Nutrient uptake and run-off management of container-grown woody ornamentals

Purvis, Peter James McKinnon
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University of Guelph

This study determined the seasonal N uptake patterns of dogwood grown in a recirculating, hydroponic system. Intermediate rates of N at NH 4 - N to NO3 - N ratios of 1:5 or 1:1 produced the greatest plant growth while taking up less nitrogen. The majority of N applied at planting was not utilized and could be a source of environmental contamination. Peak N uptake was in late summer, although fertigation at this time could reduce plant winter hardiness. A second study evaluated the ability of a computerized injector to accurately deliver and adjust nutrient concentrations, and determined growth of containerized ninebark with recirculated nutrients compared with traditional non-recirculated fertilization methods. Nitrogen, P, and K concentrations dispensed by the computerized injector (recirculated and non-recirculated) were 35, 41, and 39%, respectively, lower than targeted values. Notwithstanding this result, recirculation reduced nutrient use by between 57 and 77%, and increased plant growth.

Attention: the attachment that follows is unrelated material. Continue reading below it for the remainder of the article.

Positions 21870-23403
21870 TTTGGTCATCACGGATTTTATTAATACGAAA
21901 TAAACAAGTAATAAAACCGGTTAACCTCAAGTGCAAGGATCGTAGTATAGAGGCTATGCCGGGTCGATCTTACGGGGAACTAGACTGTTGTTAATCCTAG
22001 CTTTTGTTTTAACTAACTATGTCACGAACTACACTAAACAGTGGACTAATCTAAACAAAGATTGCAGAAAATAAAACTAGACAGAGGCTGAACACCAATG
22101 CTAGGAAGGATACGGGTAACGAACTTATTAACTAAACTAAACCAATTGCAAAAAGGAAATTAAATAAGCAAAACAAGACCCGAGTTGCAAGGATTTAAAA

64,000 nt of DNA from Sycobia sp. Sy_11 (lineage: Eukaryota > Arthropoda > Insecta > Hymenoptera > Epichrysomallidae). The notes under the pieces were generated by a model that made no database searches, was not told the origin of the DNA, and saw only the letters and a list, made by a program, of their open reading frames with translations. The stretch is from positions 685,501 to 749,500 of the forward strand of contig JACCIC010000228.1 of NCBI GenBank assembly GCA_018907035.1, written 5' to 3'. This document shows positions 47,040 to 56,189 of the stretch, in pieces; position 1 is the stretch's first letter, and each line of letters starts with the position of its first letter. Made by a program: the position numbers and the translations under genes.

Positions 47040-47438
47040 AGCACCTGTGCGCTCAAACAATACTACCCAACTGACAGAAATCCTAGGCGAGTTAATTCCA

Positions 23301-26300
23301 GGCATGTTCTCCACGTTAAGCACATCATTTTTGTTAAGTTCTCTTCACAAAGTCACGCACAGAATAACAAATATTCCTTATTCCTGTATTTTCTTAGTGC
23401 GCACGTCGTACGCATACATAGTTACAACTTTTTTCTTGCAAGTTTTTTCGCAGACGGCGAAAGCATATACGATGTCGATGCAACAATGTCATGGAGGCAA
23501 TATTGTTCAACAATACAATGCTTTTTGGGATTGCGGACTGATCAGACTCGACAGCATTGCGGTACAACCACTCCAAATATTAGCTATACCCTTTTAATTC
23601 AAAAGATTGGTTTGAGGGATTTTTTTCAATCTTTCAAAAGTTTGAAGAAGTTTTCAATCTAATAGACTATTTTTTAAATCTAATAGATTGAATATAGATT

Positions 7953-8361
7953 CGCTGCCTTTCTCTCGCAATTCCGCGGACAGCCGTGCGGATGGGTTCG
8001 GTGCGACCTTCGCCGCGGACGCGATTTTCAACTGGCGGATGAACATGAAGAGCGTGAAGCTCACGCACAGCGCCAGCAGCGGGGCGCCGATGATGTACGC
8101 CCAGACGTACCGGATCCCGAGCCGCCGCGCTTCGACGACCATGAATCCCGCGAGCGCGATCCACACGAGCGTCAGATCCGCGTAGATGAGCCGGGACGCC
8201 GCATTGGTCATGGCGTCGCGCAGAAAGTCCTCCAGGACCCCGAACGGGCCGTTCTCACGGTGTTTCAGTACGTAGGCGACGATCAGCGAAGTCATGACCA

woody ornamentals, container-grown, nutrient uptake, run-off management, dogwood